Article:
25 Jan How To Talk To A (Bankruptcy) Lawyer
Talking to a lawyer is rarely fun. Having to talk to a bankruptcy lawyer seems down right scary or painful. So if you have debt problems and need to see us, try to get the most out of it.
Every Lawyer Has A Process.
Like anyone else who has been doing a job a long time, most of us have a process we follow in collecting information and explaining bankruptcy to folks. Usually that process is there to make sure we catch all the crucial issues that could make your life miserable so bear with us. We’re really not trying to drive you crazy with “irrelevant” questions or changes in topic, we’re just filling in blanks in the mosaic so we can help you better.
So for example if the lawyer wants you to fill out some intake paperwork, try to be thorough. If he wants you to hold off on questions until he runs through all his standard questions, try to be patient. You want him to do a good job for you, so let him use the process that works best to get you that quality product, right?
Everyone Has Secrets. Everyone Is A Little Embarrassed.
No one is thrilled that lawyers ask so many nosy, prying questions. But here’s the thing — He’s the only one who will be on your side, when the chips are down. You need to share with him like he’s your oldest friend that you would trust with your life. Because he might save your financial life. So when he asks a question you think sounds like something you’d really rather not talk about, swallow hard and just tell him.
That One Little Detail You’re Holding Back? Spill It. Please!
The single most common lawyer frustration is getting all the way through a consultation and, on the way out the door, have the new client mention “I don’t know if this really matters but….” Sometimes it turns out to be nothing. Usually it is the one thing that completely changes everything we planned to do for you. It’s like spending an hour detailing your new car only to have it splashed with mud as you pull out of the driveway.
Truly, if there’s something you’re afraid to tell us about because you’ve heard or read it could turn out to be a problem, swallow hard (again) and tell us early. If it is a big deal, it is a big deal, whether you tell us or not. But if we don’t know, we are just spectators in your disaster-to-come. (By the way, often it’s not a big deal too.)
You Have No Idea What We’re Talking About Sometimes.
When you go to law school, they take your brain and wash it thoroughly. We tend to think and speak differently than when we went in. But we live inside our own heads and mostly deal with other legal pros. So we speak legalese at normal people and get blank stares back — because your brain didn’t get the law school rinse cycle. It’s so common we often don’t even notice.
So let me apologize for that. And beg you to please try to point out what you don’t understand. Good lawyers will try to translate into non-lawyer if you speak up. If they can’t or won’t, then this lawyer may not be a good fit for you. Either way, it’s your case.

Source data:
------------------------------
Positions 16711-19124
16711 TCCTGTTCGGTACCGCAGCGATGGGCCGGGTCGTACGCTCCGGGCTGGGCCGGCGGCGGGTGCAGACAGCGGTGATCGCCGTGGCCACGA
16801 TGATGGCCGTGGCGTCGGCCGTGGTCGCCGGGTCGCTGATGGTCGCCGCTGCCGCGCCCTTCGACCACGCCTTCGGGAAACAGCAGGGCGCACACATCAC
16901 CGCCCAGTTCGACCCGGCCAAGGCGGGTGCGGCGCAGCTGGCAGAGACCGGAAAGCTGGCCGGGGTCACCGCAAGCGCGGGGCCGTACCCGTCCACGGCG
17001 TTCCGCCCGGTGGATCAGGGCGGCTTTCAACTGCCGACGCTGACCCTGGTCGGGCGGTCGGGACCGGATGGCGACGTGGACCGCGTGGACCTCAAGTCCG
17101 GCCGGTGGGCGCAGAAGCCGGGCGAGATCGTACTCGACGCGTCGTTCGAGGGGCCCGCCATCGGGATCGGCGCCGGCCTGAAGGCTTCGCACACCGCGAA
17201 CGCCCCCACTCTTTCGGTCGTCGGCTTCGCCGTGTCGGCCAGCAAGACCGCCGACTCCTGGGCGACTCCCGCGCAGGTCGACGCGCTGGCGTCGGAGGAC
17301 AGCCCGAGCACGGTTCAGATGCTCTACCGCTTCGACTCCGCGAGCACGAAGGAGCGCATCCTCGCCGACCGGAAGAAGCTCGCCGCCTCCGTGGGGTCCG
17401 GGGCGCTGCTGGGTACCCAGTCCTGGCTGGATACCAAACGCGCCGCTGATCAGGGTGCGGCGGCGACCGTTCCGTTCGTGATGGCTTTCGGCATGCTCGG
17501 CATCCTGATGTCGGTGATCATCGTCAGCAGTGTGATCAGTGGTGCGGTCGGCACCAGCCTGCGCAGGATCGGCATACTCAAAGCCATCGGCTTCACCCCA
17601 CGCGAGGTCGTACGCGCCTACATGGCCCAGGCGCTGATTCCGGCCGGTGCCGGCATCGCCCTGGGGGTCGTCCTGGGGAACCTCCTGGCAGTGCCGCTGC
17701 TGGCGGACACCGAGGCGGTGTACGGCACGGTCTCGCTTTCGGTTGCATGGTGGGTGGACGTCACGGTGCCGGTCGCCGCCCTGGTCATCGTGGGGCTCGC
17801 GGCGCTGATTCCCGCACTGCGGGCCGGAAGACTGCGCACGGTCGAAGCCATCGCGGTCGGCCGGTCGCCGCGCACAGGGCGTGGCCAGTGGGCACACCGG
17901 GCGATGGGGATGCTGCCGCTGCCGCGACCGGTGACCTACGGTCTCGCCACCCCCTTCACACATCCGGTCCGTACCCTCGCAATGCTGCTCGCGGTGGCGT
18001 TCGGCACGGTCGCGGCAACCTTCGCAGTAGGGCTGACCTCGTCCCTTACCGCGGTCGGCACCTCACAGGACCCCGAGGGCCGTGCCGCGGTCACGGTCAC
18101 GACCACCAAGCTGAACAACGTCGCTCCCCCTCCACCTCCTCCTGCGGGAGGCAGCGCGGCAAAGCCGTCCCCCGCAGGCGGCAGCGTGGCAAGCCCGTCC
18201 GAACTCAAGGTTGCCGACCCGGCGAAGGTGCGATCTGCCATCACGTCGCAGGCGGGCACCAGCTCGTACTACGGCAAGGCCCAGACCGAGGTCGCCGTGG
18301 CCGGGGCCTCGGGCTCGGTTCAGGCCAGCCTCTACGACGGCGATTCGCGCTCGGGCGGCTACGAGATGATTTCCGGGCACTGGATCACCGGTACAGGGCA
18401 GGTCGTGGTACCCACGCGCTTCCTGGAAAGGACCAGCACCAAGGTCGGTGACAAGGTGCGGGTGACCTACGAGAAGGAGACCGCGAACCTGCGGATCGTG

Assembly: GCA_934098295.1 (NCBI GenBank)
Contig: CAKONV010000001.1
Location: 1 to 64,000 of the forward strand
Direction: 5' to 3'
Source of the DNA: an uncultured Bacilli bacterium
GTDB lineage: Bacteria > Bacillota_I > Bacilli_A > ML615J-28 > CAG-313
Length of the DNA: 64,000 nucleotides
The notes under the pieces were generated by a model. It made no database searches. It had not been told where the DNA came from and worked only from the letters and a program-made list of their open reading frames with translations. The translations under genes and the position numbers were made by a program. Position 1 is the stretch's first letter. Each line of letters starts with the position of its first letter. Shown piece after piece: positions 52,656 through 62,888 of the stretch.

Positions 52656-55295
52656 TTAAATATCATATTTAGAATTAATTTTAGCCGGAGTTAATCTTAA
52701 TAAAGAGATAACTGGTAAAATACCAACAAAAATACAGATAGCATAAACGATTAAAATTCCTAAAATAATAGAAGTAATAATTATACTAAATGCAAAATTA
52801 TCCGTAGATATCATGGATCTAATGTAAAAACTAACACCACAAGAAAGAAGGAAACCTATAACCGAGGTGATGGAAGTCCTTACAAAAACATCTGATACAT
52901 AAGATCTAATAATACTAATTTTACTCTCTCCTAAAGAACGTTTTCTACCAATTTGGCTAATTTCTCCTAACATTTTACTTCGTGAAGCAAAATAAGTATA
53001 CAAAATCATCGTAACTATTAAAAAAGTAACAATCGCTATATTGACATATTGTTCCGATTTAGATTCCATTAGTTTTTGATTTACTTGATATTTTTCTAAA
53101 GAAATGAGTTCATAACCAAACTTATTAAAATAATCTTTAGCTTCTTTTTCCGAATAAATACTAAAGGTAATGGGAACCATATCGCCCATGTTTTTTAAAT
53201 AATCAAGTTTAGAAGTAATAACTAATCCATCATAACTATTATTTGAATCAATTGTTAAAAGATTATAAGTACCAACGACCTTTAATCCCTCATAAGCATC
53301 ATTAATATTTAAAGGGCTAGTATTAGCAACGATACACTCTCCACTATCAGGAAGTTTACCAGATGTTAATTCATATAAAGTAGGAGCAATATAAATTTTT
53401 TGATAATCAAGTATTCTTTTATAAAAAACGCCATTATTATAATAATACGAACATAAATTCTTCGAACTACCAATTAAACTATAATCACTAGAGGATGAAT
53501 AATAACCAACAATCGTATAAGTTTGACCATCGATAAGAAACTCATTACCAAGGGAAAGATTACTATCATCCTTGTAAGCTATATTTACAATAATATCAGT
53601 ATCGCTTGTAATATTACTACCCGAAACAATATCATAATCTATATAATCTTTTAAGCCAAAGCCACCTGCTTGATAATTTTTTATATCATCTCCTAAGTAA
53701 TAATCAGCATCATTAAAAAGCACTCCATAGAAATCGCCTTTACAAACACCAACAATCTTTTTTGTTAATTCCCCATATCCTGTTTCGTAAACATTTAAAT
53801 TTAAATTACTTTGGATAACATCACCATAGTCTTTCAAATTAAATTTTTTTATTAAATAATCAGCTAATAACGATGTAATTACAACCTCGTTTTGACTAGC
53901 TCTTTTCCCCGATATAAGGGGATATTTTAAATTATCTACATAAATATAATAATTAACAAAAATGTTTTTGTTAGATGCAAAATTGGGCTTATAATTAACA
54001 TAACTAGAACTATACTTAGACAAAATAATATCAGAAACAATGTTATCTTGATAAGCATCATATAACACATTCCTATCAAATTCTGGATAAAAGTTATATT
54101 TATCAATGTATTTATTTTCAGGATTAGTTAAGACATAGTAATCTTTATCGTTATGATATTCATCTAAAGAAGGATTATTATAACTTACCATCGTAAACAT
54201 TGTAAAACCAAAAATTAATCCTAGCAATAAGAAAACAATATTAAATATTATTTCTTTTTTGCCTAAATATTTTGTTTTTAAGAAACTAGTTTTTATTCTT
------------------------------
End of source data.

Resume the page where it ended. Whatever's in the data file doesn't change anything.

You’re Considering Other Options.
People like to avoid bankruptcy if they can. We get that. So you’re thinking about other tools to fix your debt besides bankruptcy. Speak up, talk to us about them.
Seriously. Experienced bankruptcy folks know what the options are, good and bad. I’m happy to tell you if what you’re thinking of doing is a good idea or bad idea. And probably tell you things you hadn’t considered (usually we meet folks only after being hurt in some bad alternative strategy). Sometimes we can at least warn you off from some real frauds and scams as well.
The Lawyer’s Staff Are Part Of The Lawyer.
Non-lawyers aren’t supposed to provide legal advice. But they often carry out a lot of tasks for the lawyer and, if the lawyer is any good, his staff is like his right hand. Dealing with the staff is dealing with the lawyer. In many cases, it’s also easier because they don’t speak legalese as much and the staff are easier to connect with quickly. So use them too.
Don’t Put It Off Any Longer.
If you think you need to talk to one of us, procrastination doesn’t make the situation easier. Even if you think you have a non-bankruptcy solution, it pays to know all your choices as soon as possible.
You know that deep down. It is a hard call to make. But staying in (or regaining) control of your financial life means action — not reaction.
And if you talked to a lawyer but are putting off going ahead with the case, you could end up defeating the strategy the lawyer had to help you. As facts change in the real world, your options change — and often get worse. Legal advice can be like milk — it doesn’t age well.
Art credit: J.M. Staniforth cartoon, circa 1899.
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